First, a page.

Memphis, TN – Edward L. Stanton III, United States Attorney for the Western District of Tennessee announced today that Patricia F. Baker, 50, of Memphis, TN was sentenced this week by U.S. District Judge Sheryl H. Lipman to serve 18 months in federal prison followed by three years of supervised release, forfeit $4,000 and was ordered to pay restitution of $2,720 to her victims who incurred pain and hospital stays because of her actions. There is no parole in the federal prison system.
According to the Indictment: Patricia Baker was a United States Postal Service mail handler who, over the course of four years, stole thousands of dollars in medication such as hydrocodone and Viagra from Armed Forces veterans throughout the region. Ms. Baker would make small tears in Veterans Administration parcels to determine whether the medications inside would be marketable. She enlisted the assistance of both her son and husband in a conspiracy to distribute the controlled substances, making at least $8,500 in profits while veterans suffered.
Complaints regarding missing parcels were investigated by Postal Service Office of Inspector General (OIG) Special Agents, who caught Baker stealing items from parcels on hidden surveillance cameras. Agents witnessed Ms. Baker taking cell phones and medications from the mail and hiding them in her apron and workspace. Baker admitted to OIG agents that she had stolen a large quantity of pain medication and electronics, such as laptop computers and iPads. A search of Baker’s home recovered laptop computers, computer tablets, cellular telephones and accessories, Veterans Administration prescription medications, video games, DVDs, jewelry, coins and cameras.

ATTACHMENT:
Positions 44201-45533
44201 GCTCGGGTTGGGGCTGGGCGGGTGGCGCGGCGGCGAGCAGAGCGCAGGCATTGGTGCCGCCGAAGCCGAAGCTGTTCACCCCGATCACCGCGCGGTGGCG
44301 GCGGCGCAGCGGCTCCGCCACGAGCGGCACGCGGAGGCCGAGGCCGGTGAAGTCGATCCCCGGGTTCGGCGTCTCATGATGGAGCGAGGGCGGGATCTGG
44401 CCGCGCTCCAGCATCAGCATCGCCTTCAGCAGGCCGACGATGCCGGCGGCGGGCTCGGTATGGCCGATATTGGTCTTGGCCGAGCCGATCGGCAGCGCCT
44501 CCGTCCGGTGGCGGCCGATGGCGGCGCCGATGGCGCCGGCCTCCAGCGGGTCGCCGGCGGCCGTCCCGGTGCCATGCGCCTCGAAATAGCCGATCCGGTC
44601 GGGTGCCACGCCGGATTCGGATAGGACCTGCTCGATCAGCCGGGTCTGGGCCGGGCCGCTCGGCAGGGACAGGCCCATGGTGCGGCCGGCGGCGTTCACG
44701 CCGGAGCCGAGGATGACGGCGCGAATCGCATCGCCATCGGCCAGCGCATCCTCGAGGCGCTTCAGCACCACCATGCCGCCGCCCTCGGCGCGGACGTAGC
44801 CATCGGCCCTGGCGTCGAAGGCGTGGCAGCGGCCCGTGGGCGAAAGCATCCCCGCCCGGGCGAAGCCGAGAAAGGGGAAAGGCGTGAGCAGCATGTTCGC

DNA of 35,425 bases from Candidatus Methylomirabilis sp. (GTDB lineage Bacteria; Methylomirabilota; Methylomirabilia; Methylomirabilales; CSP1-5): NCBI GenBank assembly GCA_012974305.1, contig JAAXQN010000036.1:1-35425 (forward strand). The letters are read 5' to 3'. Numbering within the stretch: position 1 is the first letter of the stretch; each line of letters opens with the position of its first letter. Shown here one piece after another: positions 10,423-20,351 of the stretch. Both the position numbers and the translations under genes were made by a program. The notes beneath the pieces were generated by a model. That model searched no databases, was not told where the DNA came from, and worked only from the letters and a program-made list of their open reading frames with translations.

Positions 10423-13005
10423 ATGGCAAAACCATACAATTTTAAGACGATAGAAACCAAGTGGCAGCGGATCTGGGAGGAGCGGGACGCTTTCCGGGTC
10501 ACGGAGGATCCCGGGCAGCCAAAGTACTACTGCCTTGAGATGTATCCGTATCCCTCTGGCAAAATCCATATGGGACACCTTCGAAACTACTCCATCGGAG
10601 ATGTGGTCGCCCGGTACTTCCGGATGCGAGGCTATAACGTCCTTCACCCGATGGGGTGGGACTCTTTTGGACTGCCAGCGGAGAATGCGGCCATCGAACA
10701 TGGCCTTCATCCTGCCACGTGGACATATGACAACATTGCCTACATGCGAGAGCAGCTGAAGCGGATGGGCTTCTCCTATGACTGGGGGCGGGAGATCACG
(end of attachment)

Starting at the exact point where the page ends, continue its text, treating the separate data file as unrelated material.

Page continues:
On March 20, 2014, a Federal Grand Jury sitting in the Western District of Tennessee returned a 21-count indictment with a Notice of Forfeiture against Ms. Baker. Baker plead guilty on July 18, 2014 to one count of destruction of mail, one count of embezzling mail and one count of conspiracy to distribute a controlled substance.
U.S. Attorney Stanton praised the investigative work of the U.S. Postal Service Office of Inspector General.
Special Assistant U.S. Attorney Ron Cummings represented the government.